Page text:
Q: I’m getting checks in the mail now from Linkshare, Azoogle, Commission Junction and soon from Kowabunga. How do I handle these checks as far as income?
A: This question comes from Greg Hoffman, the Marketing Gorilla. First, let me preface everything by saying that I am not a tax expert or an accountant by any means.
I would urge you to get an accountant to handle all of your financial affairs, so you don’t take any missteps when it comes to your tax obligations.
I’ve been turning over my affiliate earnings to an account for as long as I can remember. Not only does it reduce some stress, but it allows me to concentrate in areas where I can build my business.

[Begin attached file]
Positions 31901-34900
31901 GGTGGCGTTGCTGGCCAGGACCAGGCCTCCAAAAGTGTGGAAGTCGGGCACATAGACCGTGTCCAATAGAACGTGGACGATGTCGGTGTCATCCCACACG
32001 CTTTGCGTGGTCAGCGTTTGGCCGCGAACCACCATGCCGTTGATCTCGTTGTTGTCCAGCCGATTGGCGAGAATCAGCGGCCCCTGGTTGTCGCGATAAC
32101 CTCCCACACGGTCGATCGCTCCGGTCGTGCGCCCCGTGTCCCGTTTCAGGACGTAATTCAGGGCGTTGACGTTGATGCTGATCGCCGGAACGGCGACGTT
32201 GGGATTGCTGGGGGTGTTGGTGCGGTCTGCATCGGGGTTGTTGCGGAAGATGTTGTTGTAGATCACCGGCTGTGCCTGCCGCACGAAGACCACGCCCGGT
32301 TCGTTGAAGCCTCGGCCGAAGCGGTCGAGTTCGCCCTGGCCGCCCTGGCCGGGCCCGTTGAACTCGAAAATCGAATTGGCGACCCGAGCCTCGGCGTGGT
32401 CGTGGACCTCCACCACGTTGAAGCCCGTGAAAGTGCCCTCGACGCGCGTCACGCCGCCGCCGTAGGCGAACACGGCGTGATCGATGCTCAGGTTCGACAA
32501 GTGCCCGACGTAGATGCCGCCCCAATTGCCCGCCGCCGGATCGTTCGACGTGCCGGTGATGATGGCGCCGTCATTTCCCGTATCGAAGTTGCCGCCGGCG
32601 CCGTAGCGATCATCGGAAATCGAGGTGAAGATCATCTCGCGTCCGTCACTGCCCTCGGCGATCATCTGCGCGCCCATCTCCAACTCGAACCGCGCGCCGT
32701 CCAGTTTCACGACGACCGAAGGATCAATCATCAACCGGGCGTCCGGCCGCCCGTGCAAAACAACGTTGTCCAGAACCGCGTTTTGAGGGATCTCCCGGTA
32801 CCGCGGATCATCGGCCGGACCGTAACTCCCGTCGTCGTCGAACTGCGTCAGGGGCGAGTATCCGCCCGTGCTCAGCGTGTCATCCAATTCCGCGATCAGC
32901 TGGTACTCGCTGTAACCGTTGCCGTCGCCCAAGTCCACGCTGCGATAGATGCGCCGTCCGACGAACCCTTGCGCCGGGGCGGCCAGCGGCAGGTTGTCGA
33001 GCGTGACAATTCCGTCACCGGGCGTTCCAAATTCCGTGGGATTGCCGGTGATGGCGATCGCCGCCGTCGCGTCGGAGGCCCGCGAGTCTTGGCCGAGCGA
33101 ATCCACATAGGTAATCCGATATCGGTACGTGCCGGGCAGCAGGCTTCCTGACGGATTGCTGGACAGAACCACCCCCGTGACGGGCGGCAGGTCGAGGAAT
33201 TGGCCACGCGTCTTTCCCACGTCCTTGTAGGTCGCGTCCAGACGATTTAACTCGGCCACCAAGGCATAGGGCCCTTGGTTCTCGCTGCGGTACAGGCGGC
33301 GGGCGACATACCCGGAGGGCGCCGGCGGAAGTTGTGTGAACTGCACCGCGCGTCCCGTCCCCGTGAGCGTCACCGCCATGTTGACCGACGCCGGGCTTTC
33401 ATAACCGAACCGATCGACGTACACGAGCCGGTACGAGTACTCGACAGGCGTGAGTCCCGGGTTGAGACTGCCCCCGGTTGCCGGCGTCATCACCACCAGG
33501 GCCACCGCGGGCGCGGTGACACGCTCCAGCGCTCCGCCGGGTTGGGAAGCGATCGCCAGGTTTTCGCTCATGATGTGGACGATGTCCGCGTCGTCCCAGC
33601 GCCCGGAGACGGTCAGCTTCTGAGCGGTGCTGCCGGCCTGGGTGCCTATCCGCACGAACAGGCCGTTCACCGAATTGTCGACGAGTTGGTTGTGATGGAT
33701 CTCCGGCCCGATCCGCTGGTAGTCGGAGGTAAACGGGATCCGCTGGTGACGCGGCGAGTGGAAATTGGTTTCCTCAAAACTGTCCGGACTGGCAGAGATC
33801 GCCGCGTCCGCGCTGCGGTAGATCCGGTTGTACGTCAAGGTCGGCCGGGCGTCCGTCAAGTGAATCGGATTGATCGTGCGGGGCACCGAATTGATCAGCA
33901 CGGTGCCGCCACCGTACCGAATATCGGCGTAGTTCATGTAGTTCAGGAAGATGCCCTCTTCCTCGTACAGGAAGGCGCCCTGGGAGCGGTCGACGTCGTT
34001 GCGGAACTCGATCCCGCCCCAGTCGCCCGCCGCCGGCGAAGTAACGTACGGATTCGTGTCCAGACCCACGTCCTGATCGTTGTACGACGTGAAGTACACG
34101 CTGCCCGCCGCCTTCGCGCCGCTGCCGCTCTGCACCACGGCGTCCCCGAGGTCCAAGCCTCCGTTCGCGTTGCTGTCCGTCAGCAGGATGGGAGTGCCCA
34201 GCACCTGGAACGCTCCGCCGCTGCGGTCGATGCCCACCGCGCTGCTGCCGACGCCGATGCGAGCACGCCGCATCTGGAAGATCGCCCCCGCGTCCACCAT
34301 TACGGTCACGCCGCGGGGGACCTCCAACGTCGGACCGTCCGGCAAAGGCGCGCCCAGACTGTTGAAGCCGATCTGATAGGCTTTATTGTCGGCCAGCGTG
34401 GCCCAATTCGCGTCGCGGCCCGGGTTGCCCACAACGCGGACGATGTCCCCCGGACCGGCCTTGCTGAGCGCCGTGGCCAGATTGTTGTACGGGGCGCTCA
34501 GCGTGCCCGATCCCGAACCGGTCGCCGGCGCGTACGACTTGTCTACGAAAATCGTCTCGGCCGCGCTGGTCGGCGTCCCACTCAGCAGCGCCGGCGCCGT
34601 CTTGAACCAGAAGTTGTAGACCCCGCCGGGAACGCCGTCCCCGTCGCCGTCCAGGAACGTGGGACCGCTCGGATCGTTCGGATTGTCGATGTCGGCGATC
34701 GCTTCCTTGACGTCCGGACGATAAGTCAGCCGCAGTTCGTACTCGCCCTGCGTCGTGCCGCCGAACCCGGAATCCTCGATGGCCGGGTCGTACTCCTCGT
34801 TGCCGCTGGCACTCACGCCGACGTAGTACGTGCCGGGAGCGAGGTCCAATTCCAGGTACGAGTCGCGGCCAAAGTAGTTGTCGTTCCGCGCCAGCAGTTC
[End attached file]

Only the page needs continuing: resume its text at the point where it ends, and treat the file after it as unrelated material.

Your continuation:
Anyhow, in the past when I was managing independent affiliate programs, we would issue a 1099 form to affiliates who earned $600 or more in a year.
I am not sure if that has changed in the past few years, because all affiliate programs I’ve managed in recent years were on Commission Junction, and they handle the affiliate commission payments.
As an affiliate, when you get the 1099 form to chronicle your earnings, it doesn’t include any withholding. In other words, you receive your affiliate commissions in full with no taxes removed in advance.
So those funds are taxable, assuming you are in a bracket where you have to pay taxes. Again, consult with an accountant.
All of those affiliate earnings need to be claimed. Otherwise, you will be hearing from the IRS at some point, and it won’t be a birthday card.
Look at it this way. It’s a good thing if you’re making enough in affiliate marketing that you need to pay taxes. OK, maybe not a good thing, but you’re earning, and that’s good.